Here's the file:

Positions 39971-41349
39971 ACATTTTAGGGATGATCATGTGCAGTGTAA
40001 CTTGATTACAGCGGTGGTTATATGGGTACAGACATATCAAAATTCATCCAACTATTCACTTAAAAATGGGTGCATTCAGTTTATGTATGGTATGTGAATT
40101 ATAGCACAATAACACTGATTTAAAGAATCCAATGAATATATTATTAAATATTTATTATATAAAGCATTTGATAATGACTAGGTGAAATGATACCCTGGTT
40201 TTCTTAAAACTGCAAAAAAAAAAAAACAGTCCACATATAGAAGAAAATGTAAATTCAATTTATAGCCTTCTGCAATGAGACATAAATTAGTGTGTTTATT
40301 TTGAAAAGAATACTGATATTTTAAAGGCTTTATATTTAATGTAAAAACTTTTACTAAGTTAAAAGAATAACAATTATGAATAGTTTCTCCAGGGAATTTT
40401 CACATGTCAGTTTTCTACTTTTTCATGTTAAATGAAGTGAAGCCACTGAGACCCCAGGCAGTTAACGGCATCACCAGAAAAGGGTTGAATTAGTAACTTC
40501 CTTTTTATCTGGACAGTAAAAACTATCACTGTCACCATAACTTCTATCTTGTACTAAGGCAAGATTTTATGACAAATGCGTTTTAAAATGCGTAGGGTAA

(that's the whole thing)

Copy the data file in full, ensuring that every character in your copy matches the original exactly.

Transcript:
Positions 39971-41349
39971 ACATTTTAGGGATGATCATGTGCAGTGTAA
40001 CTTGATTACAGCGGTGGTTATATGGGTACAGACATATCAAAATTCATCCAACTATTCACTTAAAAATGGGTGCATTCAGTTTATGTATGGTATGTGAATT
40101 ATAGCACAATAACACTGATTTAAAGAATCCAATGAATATATTATTAAATATTTATTATATAAAGCATTTGATAATGACTAGGTGAAATGATACCCTGGTT
40201 TTCTTAAAACTGCAAAAAAAAAAAAACAGTCCACATATAGAAGAAAATGTAAATTCAATTTATAGCCTTCTGCAATGAGACATAAATTAGTGTGTTTATT
40301 TTGAAAAGAATACTGATATTTTAAAGGCTTTATATTTAATGTAAAAACTTTTACTAAGTTAAAAGAATAACAATTATGAATAGTTTCTCCAGGGAATTTT
40401 CACATGTCAGTTTTCTACTTTTTCATGTTAAATGAAGTGAAGCCACTGAGACCCCAGGCAGTTAACGGCATCACCAGAAAAGGGTTGAATTAGTAACTTC
40501 CTTTTTATCTGGACAGTAAAAACTATCACTGTCACCATAACTTCTATCTTGTACTAAGGCAAGATTTTATGACAAATGCGTTTTAAAATGCGTAGGGTAA